This poignant, anonymously authored monologue charts a woman’s troubled transition into motherhood.
Everywoman explores the idea of the female experience as something universal. It does this via a smart dissection of the perceived difference in the literary value of the work of Elena Ferrante and Philip Roth.
The protagonist is a writer who both does and doesn’t want a baby. Her body and society tell her she should, yet she worries that “the birth of a mother” will bring about the “death” of her sense of self.
This fracturing of her identity becomes the form of the narrative. The timeline jumps around, from her early horror at the sacrifice of motherhood to her later efforts to get pregnant, until the story coalesces around the birth of a daughter.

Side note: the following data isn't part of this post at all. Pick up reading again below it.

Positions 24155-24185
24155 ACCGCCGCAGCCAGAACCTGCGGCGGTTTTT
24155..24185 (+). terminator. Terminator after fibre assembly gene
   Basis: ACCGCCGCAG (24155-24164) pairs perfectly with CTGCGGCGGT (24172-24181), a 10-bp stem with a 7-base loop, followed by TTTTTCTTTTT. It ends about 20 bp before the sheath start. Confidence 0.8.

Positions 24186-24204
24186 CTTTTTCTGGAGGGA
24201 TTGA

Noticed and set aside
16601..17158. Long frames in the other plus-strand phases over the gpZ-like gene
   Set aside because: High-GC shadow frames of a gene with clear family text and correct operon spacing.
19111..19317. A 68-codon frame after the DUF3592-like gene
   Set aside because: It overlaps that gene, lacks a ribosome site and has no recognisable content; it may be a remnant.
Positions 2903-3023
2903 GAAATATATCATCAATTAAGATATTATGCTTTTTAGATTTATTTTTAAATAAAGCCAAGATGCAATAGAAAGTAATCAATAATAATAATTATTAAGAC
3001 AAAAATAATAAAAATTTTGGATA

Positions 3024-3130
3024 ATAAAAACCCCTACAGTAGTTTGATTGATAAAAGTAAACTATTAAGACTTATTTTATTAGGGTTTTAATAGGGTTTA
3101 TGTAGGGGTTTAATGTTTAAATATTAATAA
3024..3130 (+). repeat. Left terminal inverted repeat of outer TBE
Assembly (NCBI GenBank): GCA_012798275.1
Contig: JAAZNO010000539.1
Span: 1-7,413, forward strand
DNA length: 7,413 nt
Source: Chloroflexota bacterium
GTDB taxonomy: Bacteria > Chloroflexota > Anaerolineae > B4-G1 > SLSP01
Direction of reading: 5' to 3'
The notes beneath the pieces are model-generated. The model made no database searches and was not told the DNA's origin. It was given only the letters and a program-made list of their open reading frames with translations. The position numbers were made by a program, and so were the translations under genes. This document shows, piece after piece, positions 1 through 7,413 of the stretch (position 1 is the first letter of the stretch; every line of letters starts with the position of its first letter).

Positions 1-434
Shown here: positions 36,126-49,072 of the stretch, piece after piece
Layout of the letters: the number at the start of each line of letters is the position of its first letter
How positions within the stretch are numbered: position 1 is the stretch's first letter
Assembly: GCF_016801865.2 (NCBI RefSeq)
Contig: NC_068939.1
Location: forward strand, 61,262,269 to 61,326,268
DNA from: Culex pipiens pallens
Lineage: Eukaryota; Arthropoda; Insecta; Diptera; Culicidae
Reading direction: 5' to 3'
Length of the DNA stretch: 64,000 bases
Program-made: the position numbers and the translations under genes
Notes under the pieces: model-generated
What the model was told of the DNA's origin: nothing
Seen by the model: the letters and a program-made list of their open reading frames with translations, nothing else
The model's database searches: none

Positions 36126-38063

Jade Williams’ punchy performance remains quietly controlled, doubt and anger bubbling delicately beneath the surface. Amelia Sears’ graceful direction keeps things fluid and engaging as Williams meanders around Charlotte Espiner’s elegant, bath-centred set.
The visual imagery is telling. The stage is edged with buckets of water; Williams uses them to fill the bath slowly as she speaks. Each time she attempts to claim some space for herself, she tries to dip a foot in.
Kieran Lucas’ sound design trips from a disquieting heartbeat as a miscarriage is described to quirky interludes as Williams – centred by Timothy Kelly’s gentle lighting – battles the demands of her newborn.
The result is a startling and often funny demonstration of the eternal and, yes, universal difficulty of trying to feel whole in a complex world.